SCEC2020: A new platform for science collaboration

The annual meeting is critical to SCEC’s mission. But the year is 2020. Travel is restricted, and everyone is socially distancing. We held out hope as long as reasonable for a Palm Springs gathering. Finally in July the sobering decision was made: SCEC2020 had to move completely online. Would this annual meeting be one to forget once life returns to normal? Or could it be its own unique experience and an opportunity for SCEC to forge another frontier? 

The SCEC team was determined to make SCEC2020 one to remember. For all the right reasons. 

With precious little time to prepare, we had to improvise. But in the same way a jazz musician would—with wicked skills, imagination, and by listening for audience feedback.

SCEC2020 live website: Meeting participants could join plenary sessions,
visit the online poster gallery, watch presentation videos, or just chatter.

The SCEC annual meeting is where the annual science plan is formulated, where the community gives input into the plan before it is finalized. It is where individuals and groups are recruited to participate in the Center’s research program. It is where friendships and collaborations begin and are strengthened, science directions realigned, and SCEC’s esprit de corps is on full display for veterans and new attendees alike. In a typical year, over 500 people gather in the desert mid-September in an over air-conditioned Palm Springs hotel. Over the course of four days we would discuss, debate, and set priorities for SCEC during plenary and poster sessions, leadership meetings, science workshops, field trips, project coordination meetings, and a multitude of other synergistic activities.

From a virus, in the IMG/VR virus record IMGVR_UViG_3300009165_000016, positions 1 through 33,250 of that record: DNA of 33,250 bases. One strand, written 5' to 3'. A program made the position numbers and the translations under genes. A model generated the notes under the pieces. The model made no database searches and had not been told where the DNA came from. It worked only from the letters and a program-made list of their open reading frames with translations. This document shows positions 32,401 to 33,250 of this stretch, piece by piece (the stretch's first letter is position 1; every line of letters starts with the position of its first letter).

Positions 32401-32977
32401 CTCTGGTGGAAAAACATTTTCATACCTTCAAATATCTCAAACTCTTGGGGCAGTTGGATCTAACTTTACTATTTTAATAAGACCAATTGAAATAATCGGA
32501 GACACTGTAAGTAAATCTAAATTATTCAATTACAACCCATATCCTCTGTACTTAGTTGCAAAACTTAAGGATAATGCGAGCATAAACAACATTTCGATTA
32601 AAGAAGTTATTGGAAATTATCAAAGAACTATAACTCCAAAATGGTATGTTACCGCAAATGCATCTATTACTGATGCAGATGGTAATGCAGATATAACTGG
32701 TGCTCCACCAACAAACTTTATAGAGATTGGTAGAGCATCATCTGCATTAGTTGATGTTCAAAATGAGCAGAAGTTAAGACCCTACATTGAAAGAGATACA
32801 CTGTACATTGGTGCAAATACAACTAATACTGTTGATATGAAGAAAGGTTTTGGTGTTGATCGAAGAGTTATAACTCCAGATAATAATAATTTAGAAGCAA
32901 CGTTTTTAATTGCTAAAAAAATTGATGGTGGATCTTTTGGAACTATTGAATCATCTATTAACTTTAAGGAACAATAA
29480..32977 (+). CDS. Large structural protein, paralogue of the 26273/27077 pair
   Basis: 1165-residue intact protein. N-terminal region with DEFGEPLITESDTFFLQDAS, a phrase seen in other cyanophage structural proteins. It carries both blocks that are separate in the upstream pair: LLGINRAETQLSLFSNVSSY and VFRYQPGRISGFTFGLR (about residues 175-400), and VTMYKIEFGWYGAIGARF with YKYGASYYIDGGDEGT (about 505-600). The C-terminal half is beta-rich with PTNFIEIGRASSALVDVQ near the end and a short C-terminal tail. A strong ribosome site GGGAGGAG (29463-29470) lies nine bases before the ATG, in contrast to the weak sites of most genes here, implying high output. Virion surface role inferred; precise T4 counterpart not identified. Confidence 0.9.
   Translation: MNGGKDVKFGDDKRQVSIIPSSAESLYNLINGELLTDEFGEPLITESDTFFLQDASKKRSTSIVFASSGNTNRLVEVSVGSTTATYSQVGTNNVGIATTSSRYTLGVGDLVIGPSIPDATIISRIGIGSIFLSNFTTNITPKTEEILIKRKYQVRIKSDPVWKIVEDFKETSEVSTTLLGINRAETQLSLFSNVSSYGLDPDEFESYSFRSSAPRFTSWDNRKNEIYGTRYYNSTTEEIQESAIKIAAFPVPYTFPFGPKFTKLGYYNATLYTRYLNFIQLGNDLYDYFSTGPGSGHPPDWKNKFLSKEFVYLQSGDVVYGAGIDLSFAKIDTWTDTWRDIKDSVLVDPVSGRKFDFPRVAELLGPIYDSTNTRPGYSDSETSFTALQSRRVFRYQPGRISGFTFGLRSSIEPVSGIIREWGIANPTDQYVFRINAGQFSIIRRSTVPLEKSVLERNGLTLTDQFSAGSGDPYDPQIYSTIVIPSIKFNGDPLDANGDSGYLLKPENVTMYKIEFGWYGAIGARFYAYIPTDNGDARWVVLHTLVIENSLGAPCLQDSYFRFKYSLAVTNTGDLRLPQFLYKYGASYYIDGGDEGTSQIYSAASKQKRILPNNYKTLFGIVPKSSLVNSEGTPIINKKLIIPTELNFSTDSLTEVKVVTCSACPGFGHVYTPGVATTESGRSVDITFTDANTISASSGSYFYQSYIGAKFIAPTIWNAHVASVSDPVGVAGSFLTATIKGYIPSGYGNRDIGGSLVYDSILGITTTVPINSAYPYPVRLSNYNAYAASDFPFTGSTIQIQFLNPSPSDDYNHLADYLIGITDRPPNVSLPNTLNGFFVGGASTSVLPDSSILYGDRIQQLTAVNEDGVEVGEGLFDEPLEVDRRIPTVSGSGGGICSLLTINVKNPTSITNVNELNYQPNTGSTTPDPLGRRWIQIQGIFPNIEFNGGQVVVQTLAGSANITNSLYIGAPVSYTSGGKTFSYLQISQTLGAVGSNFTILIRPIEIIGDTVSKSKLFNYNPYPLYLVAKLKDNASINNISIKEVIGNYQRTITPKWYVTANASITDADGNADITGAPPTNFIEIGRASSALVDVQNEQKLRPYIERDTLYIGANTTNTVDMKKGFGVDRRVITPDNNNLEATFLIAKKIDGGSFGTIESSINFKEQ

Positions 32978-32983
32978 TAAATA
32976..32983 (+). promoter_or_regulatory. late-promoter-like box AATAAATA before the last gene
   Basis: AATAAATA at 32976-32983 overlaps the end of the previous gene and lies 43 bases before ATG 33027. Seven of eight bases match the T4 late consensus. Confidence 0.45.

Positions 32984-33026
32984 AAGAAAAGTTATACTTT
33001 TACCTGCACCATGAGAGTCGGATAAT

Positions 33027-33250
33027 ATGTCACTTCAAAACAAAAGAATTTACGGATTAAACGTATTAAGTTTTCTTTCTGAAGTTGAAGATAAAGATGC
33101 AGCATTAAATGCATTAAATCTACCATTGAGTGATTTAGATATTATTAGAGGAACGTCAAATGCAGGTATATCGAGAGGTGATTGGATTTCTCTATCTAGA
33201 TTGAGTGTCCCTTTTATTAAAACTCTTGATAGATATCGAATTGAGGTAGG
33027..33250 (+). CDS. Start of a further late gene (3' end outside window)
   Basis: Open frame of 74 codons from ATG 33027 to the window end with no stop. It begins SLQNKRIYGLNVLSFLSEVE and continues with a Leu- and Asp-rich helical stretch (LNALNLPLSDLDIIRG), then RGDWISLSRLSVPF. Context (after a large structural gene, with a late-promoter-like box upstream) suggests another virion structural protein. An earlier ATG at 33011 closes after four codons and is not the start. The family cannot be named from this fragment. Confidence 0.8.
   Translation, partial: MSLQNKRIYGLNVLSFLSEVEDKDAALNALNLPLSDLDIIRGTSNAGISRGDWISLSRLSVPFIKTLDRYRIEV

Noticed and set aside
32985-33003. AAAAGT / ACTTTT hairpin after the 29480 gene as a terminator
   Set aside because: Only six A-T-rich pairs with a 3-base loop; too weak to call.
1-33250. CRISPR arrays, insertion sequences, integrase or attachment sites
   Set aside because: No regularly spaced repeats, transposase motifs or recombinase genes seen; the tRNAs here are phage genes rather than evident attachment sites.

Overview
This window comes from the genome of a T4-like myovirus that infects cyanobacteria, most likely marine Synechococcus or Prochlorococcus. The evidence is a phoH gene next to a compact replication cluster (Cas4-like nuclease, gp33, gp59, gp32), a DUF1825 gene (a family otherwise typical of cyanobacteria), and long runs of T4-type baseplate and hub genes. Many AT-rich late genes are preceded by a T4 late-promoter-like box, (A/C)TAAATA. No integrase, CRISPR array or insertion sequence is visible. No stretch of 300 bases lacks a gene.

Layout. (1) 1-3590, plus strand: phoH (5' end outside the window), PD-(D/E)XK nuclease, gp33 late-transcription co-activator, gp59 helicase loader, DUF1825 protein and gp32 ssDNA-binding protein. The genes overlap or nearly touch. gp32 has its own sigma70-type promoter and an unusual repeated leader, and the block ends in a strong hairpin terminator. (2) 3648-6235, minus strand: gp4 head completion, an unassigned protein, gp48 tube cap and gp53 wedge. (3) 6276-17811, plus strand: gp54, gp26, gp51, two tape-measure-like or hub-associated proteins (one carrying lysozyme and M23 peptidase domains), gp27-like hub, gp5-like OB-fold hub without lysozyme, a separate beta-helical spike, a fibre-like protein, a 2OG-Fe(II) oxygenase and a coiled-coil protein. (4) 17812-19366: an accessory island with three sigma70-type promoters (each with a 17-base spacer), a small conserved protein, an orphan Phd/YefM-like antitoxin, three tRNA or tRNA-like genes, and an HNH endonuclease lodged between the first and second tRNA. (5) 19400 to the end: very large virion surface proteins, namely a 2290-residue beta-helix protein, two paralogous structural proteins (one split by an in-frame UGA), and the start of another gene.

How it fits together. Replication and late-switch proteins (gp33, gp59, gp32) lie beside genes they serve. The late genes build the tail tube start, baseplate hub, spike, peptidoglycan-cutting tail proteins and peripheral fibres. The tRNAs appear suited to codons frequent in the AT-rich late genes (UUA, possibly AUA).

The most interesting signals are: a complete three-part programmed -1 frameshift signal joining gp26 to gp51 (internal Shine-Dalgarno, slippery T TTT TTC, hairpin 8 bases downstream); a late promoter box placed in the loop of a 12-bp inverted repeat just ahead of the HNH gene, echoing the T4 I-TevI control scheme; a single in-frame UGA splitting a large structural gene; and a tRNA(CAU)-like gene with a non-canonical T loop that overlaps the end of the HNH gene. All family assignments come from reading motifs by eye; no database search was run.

At its core, the SCEC annual meeting is a collaboration meeting. To collaborate effectively over many time zones, people need a common purpose and multiple ways to communicate. As a distributed research center, SCEC often operates in this mode. The SCEC community is adept at integrating new information and pivoting quickly to take advantage of emerging opportunities as we steer our science activities year-by-year. That’s why the meetings held before SCEC2020 (the leadership meetings, science workshops, and project meetings) readily transitioned to the online mode. We could tap into these valuable experiences to create the new meeting platform. While the annual meeting’s scope and size presented interesting challenges, it also gave us an opportunity to develop new online capabilities for the SCEC collaboration.